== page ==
Communication would become cooperative and language would be a linguistic cooperation [6]. To find the name of things means to explore nominal categories.

At the microscope, to name the objects means to know them and this brings us back to the “universals” of William of Ockham and Duns Scotus and to Linnaeus’s maxim “nomina si nescis, perit et cognitio rerum” (if you do not know the names, the knowledge of things also perishes). This statement has two philosophical consequences: the first one is that we cannot know the “thing” in itself, Kant’s noumenon and we must limit ourselves to its appearance or, rather, to our experience of it, which gave origin to Existentialism and Phenomenology [7-11] that today represent a widely accepted approach to the outside world [12].

Science does not advance by stratification of data, but by a change in parameters. On the one hand, science is compelled to the objectivity of nature and, on the other hand, to a continual questioning of its methods. The historicization of science leads to the non-existence of absolute truths and to relativism: at this point two questions arise. One is the possibility to make mistakes due to errors in data collection or because of the internal analogical signaling system not being in a dialectical relationship with inter-subjectivity. Another possibility is represented by the intervention of hyponoic or hypobulic mechanisms [13] (below the level of consciousness or will); corresponding to the unconscious, without taking into account errors in general reasoning. Both are errors that can be made by scientists. Science has been defined [14-16], but not its demarcation from non-science, a matter still under discussion [16]. As such, science cannot make mistakes; it can only change interpretation of the external world as a result of changing parameters.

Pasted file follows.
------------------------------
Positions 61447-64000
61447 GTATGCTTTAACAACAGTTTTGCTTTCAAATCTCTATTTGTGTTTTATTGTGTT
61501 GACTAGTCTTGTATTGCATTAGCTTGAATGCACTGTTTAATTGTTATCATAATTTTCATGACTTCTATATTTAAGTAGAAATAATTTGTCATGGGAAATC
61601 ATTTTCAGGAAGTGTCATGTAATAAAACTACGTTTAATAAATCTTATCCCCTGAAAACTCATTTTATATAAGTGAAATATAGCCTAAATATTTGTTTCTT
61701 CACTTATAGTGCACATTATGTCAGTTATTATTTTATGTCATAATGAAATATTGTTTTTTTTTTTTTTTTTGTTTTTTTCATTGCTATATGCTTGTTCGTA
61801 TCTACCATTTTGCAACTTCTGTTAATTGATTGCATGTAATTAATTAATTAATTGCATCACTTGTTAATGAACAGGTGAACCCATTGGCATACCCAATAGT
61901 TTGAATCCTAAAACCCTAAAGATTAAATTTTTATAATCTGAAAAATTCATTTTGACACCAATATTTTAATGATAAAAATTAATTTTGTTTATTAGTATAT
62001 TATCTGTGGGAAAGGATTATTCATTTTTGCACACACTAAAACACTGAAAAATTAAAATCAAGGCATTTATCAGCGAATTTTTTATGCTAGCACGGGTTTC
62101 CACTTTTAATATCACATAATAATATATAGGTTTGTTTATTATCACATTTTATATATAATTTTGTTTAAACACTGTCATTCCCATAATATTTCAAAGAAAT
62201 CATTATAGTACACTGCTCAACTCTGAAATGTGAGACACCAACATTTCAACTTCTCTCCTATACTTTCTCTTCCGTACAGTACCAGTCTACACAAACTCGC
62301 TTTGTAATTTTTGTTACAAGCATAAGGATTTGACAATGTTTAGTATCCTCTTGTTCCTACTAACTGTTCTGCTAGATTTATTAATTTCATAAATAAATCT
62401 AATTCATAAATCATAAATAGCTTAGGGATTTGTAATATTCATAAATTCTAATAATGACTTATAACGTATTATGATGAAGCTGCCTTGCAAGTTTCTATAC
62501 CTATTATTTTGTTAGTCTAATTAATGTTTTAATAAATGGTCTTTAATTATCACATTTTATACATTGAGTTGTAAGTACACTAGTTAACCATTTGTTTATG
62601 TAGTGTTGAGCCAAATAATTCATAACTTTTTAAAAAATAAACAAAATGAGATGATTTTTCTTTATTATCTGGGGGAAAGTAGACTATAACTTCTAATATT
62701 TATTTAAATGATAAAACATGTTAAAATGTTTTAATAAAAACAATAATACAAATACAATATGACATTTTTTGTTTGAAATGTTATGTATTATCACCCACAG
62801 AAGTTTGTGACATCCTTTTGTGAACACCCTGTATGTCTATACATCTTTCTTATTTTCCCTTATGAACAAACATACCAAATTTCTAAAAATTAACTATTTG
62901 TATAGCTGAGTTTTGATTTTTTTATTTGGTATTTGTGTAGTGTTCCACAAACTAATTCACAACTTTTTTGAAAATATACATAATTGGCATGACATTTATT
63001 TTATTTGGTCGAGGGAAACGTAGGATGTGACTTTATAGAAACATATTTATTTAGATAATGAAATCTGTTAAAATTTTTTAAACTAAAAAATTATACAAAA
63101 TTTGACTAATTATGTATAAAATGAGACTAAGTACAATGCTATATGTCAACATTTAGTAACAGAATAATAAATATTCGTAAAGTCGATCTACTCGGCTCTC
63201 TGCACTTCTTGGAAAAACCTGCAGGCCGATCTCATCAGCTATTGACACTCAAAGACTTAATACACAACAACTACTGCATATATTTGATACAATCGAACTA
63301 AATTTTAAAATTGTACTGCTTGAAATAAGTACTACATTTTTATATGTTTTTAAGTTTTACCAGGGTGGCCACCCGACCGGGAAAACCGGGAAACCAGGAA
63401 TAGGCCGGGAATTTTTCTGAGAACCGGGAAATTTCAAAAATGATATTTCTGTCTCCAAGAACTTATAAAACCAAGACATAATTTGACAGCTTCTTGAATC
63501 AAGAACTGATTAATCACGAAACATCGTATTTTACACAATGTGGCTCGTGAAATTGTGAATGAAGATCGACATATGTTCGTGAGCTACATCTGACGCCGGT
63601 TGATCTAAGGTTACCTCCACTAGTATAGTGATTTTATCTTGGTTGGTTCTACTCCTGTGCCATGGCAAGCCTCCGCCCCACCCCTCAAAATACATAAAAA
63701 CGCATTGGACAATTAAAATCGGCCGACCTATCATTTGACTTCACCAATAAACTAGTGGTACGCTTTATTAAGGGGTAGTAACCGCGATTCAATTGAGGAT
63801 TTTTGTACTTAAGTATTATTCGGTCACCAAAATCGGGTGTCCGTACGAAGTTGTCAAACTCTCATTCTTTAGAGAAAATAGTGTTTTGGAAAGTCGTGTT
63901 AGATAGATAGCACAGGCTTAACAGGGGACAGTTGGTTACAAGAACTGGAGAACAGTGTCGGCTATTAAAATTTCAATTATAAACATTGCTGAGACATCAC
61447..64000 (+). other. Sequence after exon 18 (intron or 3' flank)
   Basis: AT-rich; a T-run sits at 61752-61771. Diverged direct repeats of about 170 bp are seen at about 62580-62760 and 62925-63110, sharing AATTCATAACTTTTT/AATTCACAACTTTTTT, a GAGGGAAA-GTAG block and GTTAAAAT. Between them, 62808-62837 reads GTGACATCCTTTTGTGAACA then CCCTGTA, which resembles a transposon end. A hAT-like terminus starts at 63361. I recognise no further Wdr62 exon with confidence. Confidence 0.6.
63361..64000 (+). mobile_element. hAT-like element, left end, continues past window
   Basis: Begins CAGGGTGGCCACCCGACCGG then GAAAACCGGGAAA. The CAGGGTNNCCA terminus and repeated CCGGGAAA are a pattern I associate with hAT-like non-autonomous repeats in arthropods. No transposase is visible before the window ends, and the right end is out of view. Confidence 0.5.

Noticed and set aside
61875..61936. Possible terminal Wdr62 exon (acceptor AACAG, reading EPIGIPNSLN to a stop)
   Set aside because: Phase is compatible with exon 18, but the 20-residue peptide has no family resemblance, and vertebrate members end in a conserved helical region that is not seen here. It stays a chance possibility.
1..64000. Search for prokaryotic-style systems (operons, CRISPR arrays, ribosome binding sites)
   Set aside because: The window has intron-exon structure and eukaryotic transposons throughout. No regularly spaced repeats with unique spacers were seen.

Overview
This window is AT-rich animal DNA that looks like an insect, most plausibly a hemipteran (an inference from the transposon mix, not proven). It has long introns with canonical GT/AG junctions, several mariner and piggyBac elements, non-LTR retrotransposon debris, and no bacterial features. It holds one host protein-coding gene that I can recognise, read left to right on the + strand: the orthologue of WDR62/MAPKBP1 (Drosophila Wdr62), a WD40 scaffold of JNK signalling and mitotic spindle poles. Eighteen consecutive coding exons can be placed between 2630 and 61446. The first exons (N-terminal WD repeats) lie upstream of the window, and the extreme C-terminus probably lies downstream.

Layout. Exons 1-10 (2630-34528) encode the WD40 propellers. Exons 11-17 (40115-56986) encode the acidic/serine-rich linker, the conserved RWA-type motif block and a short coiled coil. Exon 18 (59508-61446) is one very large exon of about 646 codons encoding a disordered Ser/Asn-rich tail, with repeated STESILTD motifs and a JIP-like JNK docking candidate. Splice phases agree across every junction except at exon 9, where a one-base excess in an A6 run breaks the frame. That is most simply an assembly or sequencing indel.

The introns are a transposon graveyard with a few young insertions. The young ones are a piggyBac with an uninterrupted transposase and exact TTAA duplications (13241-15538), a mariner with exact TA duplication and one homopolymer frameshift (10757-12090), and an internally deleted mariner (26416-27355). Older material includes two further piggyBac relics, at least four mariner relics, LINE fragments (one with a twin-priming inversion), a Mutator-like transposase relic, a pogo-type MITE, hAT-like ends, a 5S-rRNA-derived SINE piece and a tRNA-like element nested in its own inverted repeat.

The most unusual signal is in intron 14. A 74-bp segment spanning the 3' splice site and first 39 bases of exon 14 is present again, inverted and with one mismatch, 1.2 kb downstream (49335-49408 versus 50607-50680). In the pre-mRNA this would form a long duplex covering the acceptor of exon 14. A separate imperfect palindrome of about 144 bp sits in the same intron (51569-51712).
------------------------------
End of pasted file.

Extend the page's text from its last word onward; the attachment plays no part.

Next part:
This topic would require more extensive treatment, but the purpose of this article is to offer insights about the reciprocal influence between the emotional state, the lived experience of the observer and the microscopic world. Regardless of the “unconscious inferences”, prolonged observation through the microscope may include moments of relaxation in which our imagination goes beyond the logic of the hypothetical function and eludes the control of attention and critical thinking: we can see things that do not pass through sensations. In the past, this state has been confused with fantasy, but this is not the case [16] and, on the contrary, it produces imagery in which consciousness overcomes materiality and runs free. This must not be confused with “imaginative” in the sense of rich in images. This reasoning brings us back to the concept of mental images conceived as symbolic and nonpictorial representations that do not coincide with what is perceived, but are used to recognize it. Since they may give origin to something that has nothing to do with perceived images and is creative, as in the recollections of the past (5l), if used for the recognition of the external world they may lead to errors.

Observation at the microscope entails an endless number of visual stimuli that can evoke infinite associations from the lived experience, not only recollections, but also feelings, states of mind, moods that have apparently nothing to do with the observed external world, but enrich the mind of the observer during the observation. Many examples could be given and this eventuality is well known to people using the microscope. The opposite may also happen: the evoked associations influence the recognition of objects in the microscopic field or at least, they let the anthropomorphism in the observation expand out of control. There is a dialogue between the microscopic and the inner world that has been profusely described in the book from which this article originated.

One wonders in what the so-called objectivity of science could consist. The answer is basically the validation of data through scientific inter-subjectivity.